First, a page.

This year’s annual transpacific trip included Japan as well as Taiwan. Unfortunately, I didn’t get to see too much in the way of wood/woodworking stuff; there was just too much on the agenda.
However, I did get to go to the Meiji Jingu shrine, and the second gate (torii) on the path there is one of the largest wooden ones around, and happens to be made of Taiwan Yellow Cypress:
(The sign says “hinoki from Taiwan”–They consider the wood to be interchangeable.)
I didn’t have enough time to research tool shops in Japan, much less visit them, so I limited tool-buying to the home center-style stuff. To be honest, little odds and ends are all I really need right now. That’s a lucky thing, too, because the tools you get at the home center there are about a million times better than the ones you get in the US. Here’s the first batch:
At the top, a small mallet (wanted to see what it would do as a plane adjuster, plus I break the Thagomizer on a regular basis now–need to make another). Then there’s one of those milled-tooth files, that I’m going to try out as a half-round complement to the Shinto saw rasp that I like so much. Next is a diamond feather-edge file, because it looked like it might come in handy. And on the bottom is a general-purpose knife that I’m going to try out in my seemingly endless search for a marking knife that I like. That knife is nothing special, just the kind that a schoolkid might have used for sharpening pencils as described in Odate’s book.
Next is a couple of small squares:
The 4″ Lee Valley double square is at the top for size comparison. The 10x5cm square seemed like a handy size to me, and the tiny try square (made in Sanjo City) was too cute to resist. Note that even though these tools were not bought from a specialty shop, their accuracy is still guaranteed, and indeed, both are right on. You just can’t get that kind of thing from a home center in the US, and the price of these squares really isn’t excessive. We’re talking about $10 here.
I wish I could have gotten one of those larger framing squares that have the beveled face, but it would have not survived the airport baggage-handling gorillas. I suppose I can get those here, anyway.
Next up is a couple of sharpening implements:
I really have no idea what that thing on the top is, but it was cheap and it’s really coarse, so I figured that if nothing else, it could maybe be used to rough up the surface of my Sigma Power #120. I got the diamond plate on the bottom primarily for conditioning my waterstones.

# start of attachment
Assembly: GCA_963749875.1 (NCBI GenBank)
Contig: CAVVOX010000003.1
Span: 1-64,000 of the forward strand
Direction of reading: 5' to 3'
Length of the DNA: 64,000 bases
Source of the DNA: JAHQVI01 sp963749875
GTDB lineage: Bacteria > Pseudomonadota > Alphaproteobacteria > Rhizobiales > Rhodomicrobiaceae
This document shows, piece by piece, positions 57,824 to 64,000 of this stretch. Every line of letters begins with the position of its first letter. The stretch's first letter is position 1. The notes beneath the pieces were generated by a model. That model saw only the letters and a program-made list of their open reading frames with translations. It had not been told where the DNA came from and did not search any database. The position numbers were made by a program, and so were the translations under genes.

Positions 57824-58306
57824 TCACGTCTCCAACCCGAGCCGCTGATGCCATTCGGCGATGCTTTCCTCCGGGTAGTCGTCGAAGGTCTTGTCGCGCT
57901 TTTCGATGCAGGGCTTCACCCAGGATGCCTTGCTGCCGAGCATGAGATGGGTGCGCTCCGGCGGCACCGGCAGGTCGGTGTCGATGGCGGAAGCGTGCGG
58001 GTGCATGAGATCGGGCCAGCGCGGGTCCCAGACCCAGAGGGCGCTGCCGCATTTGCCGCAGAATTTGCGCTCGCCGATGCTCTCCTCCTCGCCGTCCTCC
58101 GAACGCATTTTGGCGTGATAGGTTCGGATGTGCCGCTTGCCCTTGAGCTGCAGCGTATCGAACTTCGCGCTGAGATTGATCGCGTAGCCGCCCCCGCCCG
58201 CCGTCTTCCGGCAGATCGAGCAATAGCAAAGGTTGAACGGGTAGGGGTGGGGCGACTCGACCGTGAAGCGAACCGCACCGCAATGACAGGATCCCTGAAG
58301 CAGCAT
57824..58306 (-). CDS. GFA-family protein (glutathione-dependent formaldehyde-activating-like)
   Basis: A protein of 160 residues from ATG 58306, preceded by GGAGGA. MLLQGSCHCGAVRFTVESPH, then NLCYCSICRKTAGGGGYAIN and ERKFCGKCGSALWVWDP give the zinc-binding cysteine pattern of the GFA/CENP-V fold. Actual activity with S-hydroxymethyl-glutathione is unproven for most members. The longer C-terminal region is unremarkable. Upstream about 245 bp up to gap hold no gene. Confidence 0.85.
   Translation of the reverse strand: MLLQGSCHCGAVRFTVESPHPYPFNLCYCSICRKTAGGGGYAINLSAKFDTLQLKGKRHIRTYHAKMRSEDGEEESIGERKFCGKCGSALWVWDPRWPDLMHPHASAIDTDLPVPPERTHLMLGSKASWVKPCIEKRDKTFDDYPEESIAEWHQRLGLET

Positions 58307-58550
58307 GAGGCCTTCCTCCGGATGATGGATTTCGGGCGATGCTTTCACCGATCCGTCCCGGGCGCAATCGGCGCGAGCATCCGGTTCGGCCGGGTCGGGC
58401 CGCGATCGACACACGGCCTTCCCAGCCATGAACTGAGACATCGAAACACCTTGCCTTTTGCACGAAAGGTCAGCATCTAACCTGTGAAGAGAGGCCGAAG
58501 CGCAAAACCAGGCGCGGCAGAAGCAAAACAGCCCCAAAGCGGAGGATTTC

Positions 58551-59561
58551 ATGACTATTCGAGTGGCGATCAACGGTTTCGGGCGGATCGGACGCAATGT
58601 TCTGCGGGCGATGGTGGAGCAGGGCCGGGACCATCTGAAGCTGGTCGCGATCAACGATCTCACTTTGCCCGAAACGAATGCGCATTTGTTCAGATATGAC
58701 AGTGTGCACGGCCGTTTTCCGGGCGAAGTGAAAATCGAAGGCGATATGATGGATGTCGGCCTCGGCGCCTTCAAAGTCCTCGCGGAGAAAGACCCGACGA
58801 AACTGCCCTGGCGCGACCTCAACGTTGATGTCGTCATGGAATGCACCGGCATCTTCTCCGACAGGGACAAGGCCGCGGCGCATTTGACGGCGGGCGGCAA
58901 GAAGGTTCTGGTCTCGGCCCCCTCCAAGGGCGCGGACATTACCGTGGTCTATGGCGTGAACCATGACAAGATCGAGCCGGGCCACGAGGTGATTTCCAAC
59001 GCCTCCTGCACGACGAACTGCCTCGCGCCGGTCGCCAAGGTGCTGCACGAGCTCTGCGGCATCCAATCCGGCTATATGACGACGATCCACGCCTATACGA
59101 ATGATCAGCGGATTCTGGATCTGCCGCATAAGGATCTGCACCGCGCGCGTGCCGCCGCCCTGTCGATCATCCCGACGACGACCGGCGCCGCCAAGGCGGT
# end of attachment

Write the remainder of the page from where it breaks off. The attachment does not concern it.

Oh yeah, I got some shoji paper, too.
After leaving Japan, I went to the now-familiar tool shop in Taipei, and it turned out that I wasn’t quite done with Japan yet. I decided to buy my first Japanese chisel there for the hell of it (and to make Wilbur Pan gloat or something):
And I was looking for a smallish/medium smoothing plane, and got this typical Japanese-blade/Taiwanese body hybrid:
Annoyingly, the face of the blade on this thing was not flat when I got it–it had a very (very) slight convexity on one half of the edge. For those of you familiar with this kind of steel, though, you know that lapping it away is basically an exercise in futility, and it took me an embarrassingly long time to remember this.
So I tapped it out. I’d never done that before, and it was as nerve-wracking as everyone says it is, but I have to say that it worked like a charm.
Finally, the tool I was most looking forward to buying was a plain-jane Taiwanese-made rabbet plane:
Why? Because I’m fed up with my Stanley #78–a torturer of left hands since 1885. The one here doesn’t have a depth stop, though I could make one or clamp one on. And it seems that the convexity demon from the blade on the preceding plane infected this one, too. So I tapped out this one, too, this time with a little more confidence. Yay!
The maybe-not-so-strange thing about this plane is that it’s designed to be used left-to-right. I’m not sure it’s going to make much of a difference, but it might give me an excuse to buy an antique Western rabbet plane to complement it.